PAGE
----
Spatial Competition in the Network Television Industry
We present an empirical study of spatial competition and a methodology to estimate demand for products with unobservable characteristics. Using panel data, we estimate a discrete choice model with latent product attributes and unobserved heterogenous consumer preferences. Our application of the methodology to the network television industry yields estimates that are consistent with experts' views. Given our estimates, we compute Nash equilibria of a product location game, and find that firms' observed strategies (such as the degree of product differentiation) are generally optimal. Discrepancies between actual and optimal strategies reflect the networks' adherence to "rules of thumb," and possibly, bounded rationality behavior.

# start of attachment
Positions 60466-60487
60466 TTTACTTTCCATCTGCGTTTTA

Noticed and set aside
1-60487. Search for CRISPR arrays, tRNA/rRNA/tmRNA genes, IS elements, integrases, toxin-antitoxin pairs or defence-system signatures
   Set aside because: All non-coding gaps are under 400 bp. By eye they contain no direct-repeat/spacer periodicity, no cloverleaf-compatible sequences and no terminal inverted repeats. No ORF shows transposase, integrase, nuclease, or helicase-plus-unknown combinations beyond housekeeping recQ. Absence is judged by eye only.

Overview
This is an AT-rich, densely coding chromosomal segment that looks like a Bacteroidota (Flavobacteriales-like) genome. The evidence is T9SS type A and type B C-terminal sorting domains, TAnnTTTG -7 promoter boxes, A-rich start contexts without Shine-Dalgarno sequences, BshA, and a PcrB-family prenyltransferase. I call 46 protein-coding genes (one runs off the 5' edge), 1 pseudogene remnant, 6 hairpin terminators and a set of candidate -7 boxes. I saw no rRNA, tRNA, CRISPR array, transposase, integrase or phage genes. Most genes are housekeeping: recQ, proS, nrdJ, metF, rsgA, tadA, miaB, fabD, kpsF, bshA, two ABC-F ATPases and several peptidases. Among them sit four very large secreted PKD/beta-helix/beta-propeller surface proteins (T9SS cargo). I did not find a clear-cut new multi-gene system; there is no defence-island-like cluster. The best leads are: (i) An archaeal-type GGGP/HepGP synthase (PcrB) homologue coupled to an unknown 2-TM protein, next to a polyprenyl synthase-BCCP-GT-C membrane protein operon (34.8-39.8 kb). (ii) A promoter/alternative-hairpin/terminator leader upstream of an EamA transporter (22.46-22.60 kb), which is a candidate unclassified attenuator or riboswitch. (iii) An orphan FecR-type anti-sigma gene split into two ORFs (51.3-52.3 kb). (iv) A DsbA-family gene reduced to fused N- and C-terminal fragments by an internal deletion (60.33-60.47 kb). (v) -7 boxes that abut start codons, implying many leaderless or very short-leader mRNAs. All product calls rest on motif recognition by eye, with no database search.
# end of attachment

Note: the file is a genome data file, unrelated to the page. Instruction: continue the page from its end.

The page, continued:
|Date of creation:|
|Date of revision:|
|Contact details of provider:|| Postal: Tepper School of Business, Carnegie Mellon University, 5000 Forbes Avenue, Pittsburgh, PA 15213-3890|
Web page: http://www.tepper.cmu.edu/
|Order Information:||Web: http://student-3k.tepper.cmu.edu/gsiadoc/GSIA_WP.asp|
When requesting a correction, please mention this item's handle: RePEc:cmu:gsiawp:993576035. See general information about how to correct material in RePEc.
For technical questions regarding this item, or to correct its authors, title, abstract, bibliographic or download information, contact: (Steve Spear)
If references are entirely missing, you can add them using this form.